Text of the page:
Q & A: What Parents Want to Know About Baby's Sleep
One of the things expectant parents worry about is if they'll ever get a good night's sleep again after their baby's born. Here are expert answers to the most common questions.
Q: How much sleep does a newborn baby actually need?
A: The average newborn sleeps a total of 14 to 18 hours a day, older infants from 13 to 14 hours, says Jodi Mindell, Ph.D., associate director of the Sleep Disorders Center, Children's Hospital in Philadelphia and author of Sleeping Through the Night: How Infants, Toddlers and Their Parents Can Get a Good Night's Sleep, revised edition (HarperCollins). "The best way to judge whether or not your baby is getting enough sleep is to look at his behavior throughout the day," Mindell says. "If he sleeps 11 hours and is perky and happy, that's enough."
Q: My baby seems to have his days and nights confused. Should I do anything?
A: "Encourage him to switch," Mindell says. "At night, keep the lights low, and move slowly when you feed him. Be boring. Make sure he is exposed to bright light in the morning, and keep him as busy as you can during the day. Make noise. Play with him." In other words, during the day, be interesting.
Q: Are bedtime rituals important?
A: Yes. "Sleep time should be consistent," Mindell says. "Each family has to develop its own routine, but doing the same activities in the same order every day helps the baby anticipate what will come next." Mindell suggests doing three or four winding-down activities for a total of 20 to 30 minutes; these can include massages, baths, lullabies, prayers, rocking, nursing and reading.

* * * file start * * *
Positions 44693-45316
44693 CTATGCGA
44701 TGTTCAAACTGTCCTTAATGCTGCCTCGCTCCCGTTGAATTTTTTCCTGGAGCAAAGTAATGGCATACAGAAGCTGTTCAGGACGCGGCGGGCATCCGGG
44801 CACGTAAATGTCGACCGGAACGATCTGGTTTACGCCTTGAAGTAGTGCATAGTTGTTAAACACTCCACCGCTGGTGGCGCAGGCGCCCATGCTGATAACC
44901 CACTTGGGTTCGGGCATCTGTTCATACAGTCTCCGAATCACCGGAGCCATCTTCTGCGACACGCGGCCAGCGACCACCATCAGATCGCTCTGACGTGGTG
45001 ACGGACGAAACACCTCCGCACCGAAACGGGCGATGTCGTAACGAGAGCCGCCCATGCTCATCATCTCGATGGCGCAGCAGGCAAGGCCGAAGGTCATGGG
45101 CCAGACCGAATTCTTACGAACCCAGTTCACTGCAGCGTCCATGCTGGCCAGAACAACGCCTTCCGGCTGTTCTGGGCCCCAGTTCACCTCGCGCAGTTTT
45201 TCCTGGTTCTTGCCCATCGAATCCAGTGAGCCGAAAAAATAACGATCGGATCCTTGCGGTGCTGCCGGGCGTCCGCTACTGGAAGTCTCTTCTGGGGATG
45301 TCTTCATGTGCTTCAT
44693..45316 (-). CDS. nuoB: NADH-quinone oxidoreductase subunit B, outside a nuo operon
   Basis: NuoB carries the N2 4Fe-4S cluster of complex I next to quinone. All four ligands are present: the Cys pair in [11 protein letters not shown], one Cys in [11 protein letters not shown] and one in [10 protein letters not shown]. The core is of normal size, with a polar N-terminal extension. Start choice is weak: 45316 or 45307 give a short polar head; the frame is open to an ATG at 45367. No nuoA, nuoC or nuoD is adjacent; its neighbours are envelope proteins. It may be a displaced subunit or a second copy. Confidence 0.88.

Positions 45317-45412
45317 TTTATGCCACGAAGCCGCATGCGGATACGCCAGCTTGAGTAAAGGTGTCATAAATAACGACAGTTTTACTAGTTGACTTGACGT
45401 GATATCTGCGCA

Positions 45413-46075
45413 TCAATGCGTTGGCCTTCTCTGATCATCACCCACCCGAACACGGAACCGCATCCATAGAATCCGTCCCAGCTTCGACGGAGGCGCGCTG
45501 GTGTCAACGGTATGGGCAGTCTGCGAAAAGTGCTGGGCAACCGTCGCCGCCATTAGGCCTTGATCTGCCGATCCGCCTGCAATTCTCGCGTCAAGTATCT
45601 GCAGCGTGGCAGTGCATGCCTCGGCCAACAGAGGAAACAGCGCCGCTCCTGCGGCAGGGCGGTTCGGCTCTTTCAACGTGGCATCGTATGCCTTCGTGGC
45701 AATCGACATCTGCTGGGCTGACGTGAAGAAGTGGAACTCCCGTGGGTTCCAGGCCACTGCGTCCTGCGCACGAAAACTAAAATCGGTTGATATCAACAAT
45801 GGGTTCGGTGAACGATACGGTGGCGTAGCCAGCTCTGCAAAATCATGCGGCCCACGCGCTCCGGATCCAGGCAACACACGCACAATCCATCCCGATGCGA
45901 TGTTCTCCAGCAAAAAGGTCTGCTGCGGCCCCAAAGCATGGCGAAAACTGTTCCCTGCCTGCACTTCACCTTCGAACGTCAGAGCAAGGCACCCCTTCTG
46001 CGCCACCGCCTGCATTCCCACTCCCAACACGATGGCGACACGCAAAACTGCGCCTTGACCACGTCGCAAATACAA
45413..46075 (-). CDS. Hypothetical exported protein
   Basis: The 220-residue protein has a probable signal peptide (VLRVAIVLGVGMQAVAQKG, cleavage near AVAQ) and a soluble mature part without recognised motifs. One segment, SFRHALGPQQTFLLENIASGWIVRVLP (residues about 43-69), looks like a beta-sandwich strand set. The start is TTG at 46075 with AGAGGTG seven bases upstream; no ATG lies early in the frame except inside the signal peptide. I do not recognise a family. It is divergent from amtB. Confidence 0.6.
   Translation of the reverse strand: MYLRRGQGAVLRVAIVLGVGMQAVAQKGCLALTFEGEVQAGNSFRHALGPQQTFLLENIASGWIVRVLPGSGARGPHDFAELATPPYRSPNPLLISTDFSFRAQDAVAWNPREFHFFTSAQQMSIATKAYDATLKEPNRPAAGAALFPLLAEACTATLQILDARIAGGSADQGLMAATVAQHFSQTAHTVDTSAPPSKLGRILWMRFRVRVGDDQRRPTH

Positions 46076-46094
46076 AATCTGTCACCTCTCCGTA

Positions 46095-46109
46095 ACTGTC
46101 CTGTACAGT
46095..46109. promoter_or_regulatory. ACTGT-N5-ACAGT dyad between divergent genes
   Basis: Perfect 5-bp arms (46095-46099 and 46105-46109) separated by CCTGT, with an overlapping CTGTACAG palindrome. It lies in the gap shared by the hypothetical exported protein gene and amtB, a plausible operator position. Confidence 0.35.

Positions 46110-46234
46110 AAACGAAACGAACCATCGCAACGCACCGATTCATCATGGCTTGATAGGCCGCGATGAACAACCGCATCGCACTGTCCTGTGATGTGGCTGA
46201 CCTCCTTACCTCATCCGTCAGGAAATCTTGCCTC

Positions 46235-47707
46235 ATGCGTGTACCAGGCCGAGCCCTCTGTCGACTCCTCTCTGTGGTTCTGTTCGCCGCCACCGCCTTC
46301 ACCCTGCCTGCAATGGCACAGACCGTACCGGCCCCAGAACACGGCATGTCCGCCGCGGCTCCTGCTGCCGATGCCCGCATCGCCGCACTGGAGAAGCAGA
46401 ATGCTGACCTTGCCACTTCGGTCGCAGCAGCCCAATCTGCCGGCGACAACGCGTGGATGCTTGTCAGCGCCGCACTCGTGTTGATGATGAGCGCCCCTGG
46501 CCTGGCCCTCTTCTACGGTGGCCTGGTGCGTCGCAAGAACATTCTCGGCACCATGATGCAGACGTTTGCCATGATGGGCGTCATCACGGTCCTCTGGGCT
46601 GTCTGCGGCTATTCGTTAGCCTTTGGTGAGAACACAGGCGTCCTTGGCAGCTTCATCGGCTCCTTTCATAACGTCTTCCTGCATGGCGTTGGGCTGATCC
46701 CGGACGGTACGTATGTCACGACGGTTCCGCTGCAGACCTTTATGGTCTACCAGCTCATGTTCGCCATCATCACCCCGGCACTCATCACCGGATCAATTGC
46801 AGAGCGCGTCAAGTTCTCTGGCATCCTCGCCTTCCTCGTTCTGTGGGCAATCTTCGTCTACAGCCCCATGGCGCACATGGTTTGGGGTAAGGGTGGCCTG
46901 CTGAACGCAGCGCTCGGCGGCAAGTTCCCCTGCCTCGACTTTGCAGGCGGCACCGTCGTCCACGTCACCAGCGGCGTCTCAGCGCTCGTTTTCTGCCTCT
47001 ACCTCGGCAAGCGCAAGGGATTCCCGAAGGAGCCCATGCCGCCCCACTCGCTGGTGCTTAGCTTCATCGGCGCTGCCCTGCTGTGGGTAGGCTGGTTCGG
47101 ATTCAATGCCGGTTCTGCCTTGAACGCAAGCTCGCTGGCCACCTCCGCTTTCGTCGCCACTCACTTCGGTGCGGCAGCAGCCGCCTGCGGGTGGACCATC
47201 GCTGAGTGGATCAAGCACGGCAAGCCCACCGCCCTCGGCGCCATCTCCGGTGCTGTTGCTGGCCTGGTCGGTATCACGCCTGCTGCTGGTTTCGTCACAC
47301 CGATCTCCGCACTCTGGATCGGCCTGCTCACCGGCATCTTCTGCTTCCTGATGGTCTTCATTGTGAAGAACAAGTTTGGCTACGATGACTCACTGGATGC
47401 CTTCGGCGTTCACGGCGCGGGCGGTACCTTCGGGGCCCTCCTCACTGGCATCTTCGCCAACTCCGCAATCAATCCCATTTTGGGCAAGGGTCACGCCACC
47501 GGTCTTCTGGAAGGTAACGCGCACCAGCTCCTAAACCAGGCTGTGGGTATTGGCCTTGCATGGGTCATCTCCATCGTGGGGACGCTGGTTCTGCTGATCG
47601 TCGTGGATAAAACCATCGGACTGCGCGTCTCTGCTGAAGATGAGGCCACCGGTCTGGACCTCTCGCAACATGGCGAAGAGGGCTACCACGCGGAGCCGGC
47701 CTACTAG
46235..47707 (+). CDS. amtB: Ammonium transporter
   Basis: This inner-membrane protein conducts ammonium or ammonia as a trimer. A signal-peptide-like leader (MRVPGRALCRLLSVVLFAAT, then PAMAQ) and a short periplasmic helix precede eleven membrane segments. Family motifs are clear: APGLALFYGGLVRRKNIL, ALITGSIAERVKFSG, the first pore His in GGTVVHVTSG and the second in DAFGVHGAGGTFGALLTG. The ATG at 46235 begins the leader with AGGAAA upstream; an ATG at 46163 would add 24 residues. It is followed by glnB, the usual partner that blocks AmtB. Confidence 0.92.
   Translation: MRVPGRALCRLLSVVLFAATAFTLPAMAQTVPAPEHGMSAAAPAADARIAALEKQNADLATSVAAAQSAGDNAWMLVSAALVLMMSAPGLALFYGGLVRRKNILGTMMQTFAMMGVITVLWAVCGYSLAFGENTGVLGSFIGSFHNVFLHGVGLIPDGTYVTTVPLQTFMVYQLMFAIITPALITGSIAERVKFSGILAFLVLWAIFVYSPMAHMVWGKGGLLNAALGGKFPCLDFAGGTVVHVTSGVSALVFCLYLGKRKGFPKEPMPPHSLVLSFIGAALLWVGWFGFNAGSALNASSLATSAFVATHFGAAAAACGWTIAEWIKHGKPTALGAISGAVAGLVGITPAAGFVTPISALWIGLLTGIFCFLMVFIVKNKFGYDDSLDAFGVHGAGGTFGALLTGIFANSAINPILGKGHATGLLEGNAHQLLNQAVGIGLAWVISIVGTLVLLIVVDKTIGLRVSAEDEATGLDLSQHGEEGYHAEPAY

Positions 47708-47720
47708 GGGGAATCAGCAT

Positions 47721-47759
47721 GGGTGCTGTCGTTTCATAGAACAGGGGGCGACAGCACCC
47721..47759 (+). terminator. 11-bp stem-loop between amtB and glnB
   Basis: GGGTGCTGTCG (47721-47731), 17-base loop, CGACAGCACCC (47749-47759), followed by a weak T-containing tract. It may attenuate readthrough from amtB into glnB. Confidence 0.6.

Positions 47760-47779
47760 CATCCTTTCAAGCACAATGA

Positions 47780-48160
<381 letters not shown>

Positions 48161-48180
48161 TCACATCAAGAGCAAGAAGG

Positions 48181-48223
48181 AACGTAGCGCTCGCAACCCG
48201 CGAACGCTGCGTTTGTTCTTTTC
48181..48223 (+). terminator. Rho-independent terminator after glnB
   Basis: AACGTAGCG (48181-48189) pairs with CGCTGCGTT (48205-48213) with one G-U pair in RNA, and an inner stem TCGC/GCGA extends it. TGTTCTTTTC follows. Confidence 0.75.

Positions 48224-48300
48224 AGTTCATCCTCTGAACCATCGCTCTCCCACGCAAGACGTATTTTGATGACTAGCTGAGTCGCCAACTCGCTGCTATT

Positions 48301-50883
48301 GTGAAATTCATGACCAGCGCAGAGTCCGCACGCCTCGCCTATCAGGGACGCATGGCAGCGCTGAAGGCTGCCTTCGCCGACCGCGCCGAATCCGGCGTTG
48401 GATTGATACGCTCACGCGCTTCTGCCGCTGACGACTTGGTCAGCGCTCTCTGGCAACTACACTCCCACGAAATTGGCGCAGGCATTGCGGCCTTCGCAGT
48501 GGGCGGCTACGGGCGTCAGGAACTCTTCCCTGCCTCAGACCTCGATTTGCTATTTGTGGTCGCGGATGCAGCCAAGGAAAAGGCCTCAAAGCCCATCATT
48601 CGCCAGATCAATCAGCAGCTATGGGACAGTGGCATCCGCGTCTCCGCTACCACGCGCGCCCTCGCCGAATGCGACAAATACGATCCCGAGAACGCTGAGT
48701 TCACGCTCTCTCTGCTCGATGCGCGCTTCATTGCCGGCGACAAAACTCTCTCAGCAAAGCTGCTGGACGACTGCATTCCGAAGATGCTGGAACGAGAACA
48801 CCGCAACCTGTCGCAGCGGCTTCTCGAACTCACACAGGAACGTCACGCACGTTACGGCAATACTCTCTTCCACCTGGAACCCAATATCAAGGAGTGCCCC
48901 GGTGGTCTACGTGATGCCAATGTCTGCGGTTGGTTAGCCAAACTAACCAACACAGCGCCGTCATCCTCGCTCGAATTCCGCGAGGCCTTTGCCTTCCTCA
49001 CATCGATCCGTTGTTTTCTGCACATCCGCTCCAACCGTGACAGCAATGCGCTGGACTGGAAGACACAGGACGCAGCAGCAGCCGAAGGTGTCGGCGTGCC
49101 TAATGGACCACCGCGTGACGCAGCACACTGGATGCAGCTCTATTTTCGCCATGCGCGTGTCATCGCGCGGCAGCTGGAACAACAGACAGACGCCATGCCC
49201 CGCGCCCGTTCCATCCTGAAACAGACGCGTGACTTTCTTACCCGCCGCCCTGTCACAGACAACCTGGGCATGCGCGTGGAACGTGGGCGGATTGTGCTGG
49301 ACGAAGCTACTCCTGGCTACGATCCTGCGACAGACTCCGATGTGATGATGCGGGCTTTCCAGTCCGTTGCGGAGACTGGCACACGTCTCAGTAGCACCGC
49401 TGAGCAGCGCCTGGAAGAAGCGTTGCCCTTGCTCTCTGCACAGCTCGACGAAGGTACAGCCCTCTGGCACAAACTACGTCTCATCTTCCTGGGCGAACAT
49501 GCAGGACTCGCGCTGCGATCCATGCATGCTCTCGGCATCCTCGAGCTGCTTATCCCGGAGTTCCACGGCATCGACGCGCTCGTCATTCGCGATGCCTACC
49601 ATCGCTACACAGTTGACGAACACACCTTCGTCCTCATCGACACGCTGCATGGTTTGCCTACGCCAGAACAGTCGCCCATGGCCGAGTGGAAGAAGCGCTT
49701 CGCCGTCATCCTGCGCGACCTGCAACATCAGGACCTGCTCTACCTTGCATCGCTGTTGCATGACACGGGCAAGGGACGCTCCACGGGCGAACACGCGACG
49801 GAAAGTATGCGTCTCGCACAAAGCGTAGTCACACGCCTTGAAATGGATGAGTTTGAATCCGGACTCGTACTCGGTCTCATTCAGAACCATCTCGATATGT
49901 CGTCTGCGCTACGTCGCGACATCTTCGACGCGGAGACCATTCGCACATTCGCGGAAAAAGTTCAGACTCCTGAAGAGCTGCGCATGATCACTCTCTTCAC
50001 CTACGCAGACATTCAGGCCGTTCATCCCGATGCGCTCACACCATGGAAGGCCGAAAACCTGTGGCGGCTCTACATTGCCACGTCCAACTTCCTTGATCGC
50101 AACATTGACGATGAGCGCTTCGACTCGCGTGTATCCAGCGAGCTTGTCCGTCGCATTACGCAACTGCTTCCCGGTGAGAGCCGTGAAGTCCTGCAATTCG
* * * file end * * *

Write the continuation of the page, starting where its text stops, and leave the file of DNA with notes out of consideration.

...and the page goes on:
Q: If I rock my baby to sleep, won't he become dependent on it?
A: "If you are doing this and your baby is sleeping all night, don't worry," says Jennifer Waldburger, L.C.S.W., co-owner of the Los Angeles-based consultation service Sleepy Planet. "After about four months, if he's waking up, you probably need to let him do the last little bit of falling asleep on his own. You can still rock him as part of the wind-down process, but put him down drowsy, not asleep. When a baby is put to sleep a certain way and wakes up, he checks to see if everything is the same as it was when he went to sleep," Waldburger explains. "So if you nursed him to sleep, he will look for your breast. Same with rocking him or playing music."
Q: Should I try to get my baby's naptimes on a schedule?
A: Look to your baby for his evolving schedule after about 3 months; before that, anything goes. "You don't have to be rigid," Mindell says, "but some structure helps both parents and baby. By 9 months of age, most babies naturally move to napping at around 9 a.m. and 2 p.m." But don't try to force your baby to follow a schedule just to make it more convenient for you.